Sunday, July 13, 2014

Equal Justice Under Law for Women Except: Boss Cites Mea Religione

Who in America Cannot Rationalize With This
(Excluding the five men shown next)

From Marble Mountain Re: Birth Control
(Women: Your Employer's Prayers are Answered)

The 5-4 Who Back Your Employer's Desires
(But, Won't Back a Woman's Health Care Needs)

Wheaton College Order: Exemption on the ACA Birth Control Mandate
(Part of Full Case, but Not Resolved to Date)

First Major Update which is actually two updates from Scotus blog here, in part:

UPDATED 9:22 p.m.  Over the dissents of two Justices, the Supreme Court on Monday evening (June 30, 2014) temporarily barred enforcement of the birth-control mandate against Wheaton College, a non-profit religious institution in Illinois.  The college faced a midnight deadline to comply with the mandate or face heavy financial penalties.  The Court’s order will remain in place at least through Wednesday afternoon.  The federal government is to file a response by 10 a.m. Wednesday, with the college’s reply due at 5 p.m. that day.   Justices Stephen G. Breyer and Sonia Sotomayor would have denied that postponement; neither they nor the Court gave reasons.

UPDATED 2:14 p.m.  Acting swiftly in the wake of the Court’s ruling on Monday, and relying directly upon that decision, the U.S. Court of Appeals for the Eleventh Circuit on Monday blocked all enforcement of the mandate against an Alabama Catholic TV network, a non-profit entity.   The concurring opinion of the court of appeals, written by Circuit Judge William H. Pryor, Jr., argued that the accommodation, discussed in the following post, is itself likely to be struck down.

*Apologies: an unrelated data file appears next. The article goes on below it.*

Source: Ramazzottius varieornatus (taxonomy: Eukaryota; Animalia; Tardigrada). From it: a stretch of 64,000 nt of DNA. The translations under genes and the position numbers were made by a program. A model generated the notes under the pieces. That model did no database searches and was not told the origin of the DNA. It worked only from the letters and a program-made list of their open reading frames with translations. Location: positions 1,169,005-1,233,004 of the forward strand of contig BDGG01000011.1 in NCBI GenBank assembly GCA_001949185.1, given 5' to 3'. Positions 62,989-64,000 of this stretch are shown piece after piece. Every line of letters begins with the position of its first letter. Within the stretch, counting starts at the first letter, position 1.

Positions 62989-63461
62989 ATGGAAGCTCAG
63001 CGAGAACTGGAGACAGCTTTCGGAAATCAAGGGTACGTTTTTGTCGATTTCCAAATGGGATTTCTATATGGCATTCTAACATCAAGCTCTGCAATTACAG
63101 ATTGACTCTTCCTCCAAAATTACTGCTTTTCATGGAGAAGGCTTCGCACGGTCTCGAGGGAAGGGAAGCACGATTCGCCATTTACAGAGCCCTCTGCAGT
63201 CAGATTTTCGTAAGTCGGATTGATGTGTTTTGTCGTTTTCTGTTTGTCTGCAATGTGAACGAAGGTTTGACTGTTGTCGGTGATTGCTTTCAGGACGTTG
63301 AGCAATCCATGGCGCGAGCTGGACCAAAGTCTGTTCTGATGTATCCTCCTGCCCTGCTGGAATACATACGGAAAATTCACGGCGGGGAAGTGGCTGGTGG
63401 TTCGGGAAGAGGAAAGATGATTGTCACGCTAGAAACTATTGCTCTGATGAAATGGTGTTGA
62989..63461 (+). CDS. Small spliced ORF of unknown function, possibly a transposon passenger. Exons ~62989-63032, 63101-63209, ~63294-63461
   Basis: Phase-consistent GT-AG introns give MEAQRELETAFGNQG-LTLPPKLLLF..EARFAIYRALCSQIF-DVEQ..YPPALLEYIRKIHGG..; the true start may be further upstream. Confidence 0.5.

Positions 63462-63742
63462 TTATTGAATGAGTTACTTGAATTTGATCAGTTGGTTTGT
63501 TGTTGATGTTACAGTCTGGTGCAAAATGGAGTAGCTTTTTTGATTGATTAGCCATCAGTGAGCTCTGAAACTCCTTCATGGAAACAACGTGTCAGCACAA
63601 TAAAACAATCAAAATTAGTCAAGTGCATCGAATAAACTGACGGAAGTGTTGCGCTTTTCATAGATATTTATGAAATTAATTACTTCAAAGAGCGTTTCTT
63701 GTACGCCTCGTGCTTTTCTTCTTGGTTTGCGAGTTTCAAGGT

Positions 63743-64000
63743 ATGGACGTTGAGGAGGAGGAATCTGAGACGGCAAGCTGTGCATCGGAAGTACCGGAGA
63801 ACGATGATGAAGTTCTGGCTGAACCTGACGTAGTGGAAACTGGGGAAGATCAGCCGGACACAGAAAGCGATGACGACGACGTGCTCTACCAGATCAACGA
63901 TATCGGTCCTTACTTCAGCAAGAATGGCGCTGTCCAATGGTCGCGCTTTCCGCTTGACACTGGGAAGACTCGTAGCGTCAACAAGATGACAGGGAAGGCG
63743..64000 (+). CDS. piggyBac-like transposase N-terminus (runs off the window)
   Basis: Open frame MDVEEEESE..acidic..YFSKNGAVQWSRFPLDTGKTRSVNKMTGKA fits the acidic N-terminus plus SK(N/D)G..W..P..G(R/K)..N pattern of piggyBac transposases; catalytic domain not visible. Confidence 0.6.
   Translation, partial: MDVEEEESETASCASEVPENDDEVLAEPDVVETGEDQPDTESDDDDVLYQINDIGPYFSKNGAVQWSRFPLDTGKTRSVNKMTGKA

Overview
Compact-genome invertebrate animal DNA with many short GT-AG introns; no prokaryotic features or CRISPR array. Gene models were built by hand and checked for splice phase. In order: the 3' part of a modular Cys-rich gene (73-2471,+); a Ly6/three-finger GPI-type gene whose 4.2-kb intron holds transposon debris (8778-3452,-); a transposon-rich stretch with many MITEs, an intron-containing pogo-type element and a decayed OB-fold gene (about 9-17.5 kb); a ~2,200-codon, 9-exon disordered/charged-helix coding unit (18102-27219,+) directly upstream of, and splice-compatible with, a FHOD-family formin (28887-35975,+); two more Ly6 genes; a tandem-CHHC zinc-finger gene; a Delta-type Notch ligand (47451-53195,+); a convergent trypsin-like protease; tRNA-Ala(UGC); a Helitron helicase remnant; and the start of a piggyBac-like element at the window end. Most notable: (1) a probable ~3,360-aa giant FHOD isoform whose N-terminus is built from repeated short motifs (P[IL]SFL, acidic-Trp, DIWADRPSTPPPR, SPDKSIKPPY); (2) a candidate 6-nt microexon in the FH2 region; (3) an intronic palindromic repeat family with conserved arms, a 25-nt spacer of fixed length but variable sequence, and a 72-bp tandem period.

Second Major Update (July 13, 2014), which also related to the above and the segment posted below, and yes, this is a fast-moving topic - Hobby-Lobby - as many of us predicted and that the 5-4 said would not happen that the original cases was "narrow" — well, it is happening and now at a very fast clip.

We all know the old tried and worn out political clichés such as this (whatever) will “… be the camel's nose under the tent, or it’s the first shoe to drop, or only the first step, a drip, drip, drip before the floodgates open,” etc.

Well in the Hobby-Lobby case the 5-4 said in essence that “this ruling is narrow and for the specific birth controls methods in question (4 of them) and only in this case and no other” (paraphrased). The further implied strongly that it does not affect or will not have an effect on anything or anyone else regarding the issue of birth control. My short retort to that is simple: büllshït ...

And, this very good explanation which follows says it better than I can. Listen closely to the facts that have followed since that 5-4 lousy decision, and yes, it was a lousy ruling. This segment is very short (about 8 minutes), but it hits the points. Enjoy:

Originally posted are the specifics of this case, Hobby-Lobby ruling that I see:

1.  The court ruled in part that: “…certain closely held for-profit businesses can cite religious objections in order to opt out of a requirement in Obama-care that says their health care plans must offer free contraceptive coverage for their female employees.”